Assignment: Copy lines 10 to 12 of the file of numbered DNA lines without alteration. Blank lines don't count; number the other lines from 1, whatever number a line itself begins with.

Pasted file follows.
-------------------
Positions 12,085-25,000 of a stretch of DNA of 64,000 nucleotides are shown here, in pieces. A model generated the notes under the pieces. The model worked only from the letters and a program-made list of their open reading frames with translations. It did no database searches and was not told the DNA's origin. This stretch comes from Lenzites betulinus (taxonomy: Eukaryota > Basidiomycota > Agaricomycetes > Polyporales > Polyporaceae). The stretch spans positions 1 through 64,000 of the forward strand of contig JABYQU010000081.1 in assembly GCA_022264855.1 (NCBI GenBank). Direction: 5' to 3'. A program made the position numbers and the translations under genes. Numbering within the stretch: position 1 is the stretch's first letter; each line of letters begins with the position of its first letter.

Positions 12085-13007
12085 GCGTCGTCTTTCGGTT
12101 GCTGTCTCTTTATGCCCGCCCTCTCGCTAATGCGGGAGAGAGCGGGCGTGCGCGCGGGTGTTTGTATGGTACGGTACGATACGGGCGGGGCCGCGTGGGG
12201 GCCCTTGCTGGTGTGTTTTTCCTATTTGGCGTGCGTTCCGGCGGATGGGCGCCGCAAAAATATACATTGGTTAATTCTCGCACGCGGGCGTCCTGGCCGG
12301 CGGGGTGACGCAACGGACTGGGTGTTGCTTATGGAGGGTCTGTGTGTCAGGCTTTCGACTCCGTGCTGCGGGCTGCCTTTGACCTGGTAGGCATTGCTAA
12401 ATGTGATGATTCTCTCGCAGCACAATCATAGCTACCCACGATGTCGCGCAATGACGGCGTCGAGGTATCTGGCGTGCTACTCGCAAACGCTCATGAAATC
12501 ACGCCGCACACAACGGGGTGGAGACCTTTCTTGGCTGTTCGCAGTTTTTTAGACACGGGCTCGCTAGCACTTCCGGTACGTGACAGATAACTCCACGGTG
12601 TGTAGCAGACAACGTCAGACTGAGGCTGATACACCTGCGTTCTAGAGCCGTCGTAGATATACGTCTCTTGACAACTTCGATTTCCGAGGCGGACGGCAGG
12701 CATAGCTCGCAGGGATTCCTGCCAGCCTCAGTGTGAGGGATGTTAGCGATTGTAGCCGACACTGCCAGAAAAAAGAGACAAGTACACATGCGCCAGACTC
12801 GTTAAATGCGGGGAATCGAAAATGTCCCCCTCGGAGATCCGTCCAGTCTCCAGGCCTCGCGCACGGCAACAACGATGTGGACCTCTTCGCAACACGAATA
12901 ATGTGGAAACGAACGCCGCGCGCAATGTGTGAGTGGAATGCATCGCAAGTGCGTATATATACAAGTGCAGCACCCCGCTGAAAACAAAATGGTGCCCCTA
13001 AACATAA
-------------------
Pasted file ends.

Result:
12701 CATAGCTCGCAGGGATTCCTGCCAGCCTCAGTGTGAGGGATGTTAGCGATTGTAGCCGACACTGCCAGAAAAAAGAGACAAGTACACATGCGCCAGACTC
12801 GTTAAATGCGGGGAATCGAAAATGTCCCCCTCGGAGATCCGTCCAGTCTCCAGGCCTCGCGCACGGCAACAACGATGTGGACCTCTTCGCAACACGAATA
12901 ATGTGGAAACGAACGCCGCGCGCAATGTGTGAGTGGAATGCATCGCAAGTGCGTATATATACAAGTGCAGCACCCCGCTGAAAACAAAATGGTGCCCCTA